Lawmakers on Thursday advanced a bill to eliminate a new program that freezes property taxes for people over 65, including wealthy property owners, and replace it by expanding two existing tax relief programs targeting lower-income seniors.

Sen. Nicole Grohoski, D-Ellsworth, who co-chairs the Taxation Committee, said that the proposal would result in more financial assistance for low-income seniors, who would receive up to $500 under the new program, compared to the current average benefit of $128 for someone living in a median-priced home.

“One of my goals in working on this alternative is to get more money to more people more quickly,” Grohoski said. “It seemed like a more fair way to distribute the same amount of resources.”

While supported by a majority of the committee, Rep. Shelley Rudnicki, R-Fairfield, was concerned about changing or taking away the senior property tax program, which has proved popular with seniors across the state, and substituting it with lesser-known programs.

“The stabilization one, for some reason, everybody’s heard about it – everybody knows about it,” Rudnicki said. “That’s why we have to be very careful to turn around now and make any major changes to something that just started.”

The committee voted 6-2 to recommend the bill, an amended version of L.D. 130, sponsored by Sen. Rick Bennett, R-Oxford, to the full Legislature, with the only two Republicans present, Rudnicki and Sen. James Libby, of Standish, voting against it, preferring to keep the current stabilization program.


The previous Legislature passed the senior property tax stabilization program with little debate in May 2022. The passage took many municipalities by surprise, as they received an estimated 100,000 applications in the first year. Cost projections for the next two years grew from $21 million to $46 million and are only expected to grow.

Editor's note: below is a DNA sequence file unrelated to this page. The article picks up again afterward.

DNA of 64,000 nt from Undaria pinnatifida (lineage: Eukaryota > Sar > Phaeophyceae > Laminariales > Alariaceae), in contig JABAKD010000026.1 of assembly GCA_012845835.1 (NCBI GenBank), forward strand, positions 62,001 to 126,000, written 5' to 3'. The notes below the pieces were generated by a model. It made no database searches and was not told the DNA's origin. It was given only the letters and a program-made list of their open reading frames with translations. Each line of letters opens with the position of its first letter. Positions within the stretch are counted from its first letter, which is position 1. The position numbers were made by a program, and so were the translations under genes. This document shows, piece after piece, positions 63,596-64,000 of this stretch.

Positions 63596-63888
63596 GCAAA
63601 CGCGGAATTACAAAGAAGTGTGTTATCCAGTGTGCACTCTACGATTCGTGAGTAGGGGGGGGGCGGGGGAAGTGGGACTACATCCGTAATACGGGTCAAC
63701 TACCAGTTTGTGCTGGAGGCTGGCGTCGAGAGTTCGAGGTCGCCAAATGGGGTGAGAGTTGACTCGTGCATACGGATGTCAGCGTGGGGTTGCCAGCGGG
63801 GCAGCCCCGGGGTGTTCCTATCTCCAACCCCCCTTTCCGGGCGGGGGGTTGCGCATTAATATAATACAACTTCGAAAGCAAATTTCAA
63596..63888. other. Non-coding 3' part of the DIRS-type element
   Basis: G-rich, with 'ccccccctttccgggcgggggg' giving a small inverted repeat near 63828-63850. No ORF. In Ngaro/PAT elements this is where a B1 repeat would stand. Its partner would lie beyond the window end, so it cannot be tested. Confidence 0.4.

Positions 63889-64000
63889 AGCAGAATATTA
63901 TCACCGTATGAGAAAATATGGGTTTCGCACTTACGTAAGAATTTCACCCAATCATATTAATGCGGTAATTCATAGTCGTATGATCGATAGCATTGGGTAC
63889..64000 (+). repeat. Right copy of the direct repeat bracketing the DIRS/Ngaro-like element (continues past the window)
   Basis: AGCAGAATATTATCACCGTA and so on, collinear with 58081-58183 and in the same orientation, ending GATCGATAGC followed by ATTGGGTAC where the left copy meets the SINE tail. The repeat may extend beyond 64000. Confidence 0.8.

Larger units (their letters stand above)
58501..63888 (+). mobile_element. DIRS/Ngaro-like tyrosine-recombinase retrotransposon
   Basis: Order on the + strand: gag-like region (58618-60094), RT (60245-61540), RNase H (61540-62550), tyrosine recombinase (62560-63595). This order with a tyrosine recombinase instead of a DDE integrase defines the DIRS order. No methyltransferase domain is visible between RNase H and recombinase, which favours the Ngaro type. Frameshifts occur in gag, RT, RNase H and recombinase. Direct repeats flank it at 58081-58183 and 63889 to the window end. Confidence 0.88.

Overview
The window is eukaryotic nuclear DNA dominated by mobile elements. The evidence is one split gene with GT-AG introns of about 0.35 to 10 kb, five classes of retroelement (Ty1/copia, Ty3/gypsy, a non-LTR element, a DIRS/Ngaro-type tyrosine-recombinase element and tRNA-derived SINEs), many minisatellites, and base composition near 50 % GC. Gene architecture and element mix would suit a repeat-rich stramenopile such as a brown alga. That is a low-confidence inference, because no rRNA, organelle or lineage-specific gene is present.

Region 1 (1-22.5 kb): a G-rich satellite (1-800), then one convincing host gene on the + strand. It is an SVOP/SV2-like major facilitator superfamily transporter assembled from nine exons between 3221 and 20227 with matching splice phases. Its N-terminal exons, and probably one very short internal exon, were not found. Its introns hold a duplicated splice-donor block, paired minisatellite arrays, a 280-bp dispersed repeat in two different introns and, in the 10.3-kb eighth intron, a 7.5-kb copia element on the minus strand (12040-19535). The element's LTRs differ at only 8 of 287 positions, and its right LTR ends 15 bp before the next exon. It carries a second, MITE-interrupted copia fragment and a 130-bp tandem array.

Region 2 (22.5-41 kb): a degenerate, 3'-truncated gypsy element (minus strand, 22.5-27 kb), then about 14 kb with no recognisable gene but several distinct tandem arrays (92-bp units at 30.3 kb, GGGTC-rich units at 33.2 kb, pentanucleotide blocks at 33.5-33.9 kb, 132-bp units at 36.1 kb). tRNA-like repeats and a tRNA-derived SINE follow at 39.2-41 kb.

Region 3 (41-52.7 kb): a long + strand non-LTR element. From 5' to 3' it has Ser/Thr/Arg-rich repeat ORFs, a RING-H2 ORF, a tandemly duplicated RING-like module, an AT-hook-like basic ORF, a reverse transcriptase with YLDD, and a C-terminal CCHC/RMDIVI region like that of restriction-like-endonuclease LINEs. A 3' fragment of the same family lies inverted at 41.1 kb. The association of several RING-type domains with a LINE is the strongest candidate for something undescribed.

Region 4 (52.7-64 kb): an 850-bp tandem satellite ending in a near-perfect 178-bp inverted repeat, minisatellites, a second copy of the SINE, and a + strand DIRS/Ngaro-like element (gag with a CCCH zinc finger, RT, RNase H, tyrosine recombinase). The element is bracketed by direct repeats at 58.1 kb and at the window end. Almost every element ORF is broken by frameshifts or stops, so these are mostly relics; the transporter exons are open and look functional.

The program is open to anyone who is 65 or older, regardless of income, and has received the Homestead Exemption for at least 10 years, regardless of income or home value. It allows seniors to freeze their property tax bill – a benefit they can carry from one town to the next if they move.

Critics urged lawmakers to better target the program by adding income limits, but municipalities worried about additional administrative burdens. Municipalities also were concerned that the state would stop funding the program since the Maine Constitution only requires a 50% reimbursement.

Lawmakers are now proposing ending that stabilization program and expanding two existing programs – the senior property tax deferral and property tax fairness programs – to help low-income seniors avoid higher property taxes and remain in their homes. Both programs already contain income and asset limits and are targeted at lower-income seniors.

The senior property tax deferral program allows people 65 and older to stop paying their property taxes until they die, move or sell their home. The state reimburses municipalities for lost revenue and places a lien on the home, allowing it to recoup the unpaid taxes plus interest when the home is sold.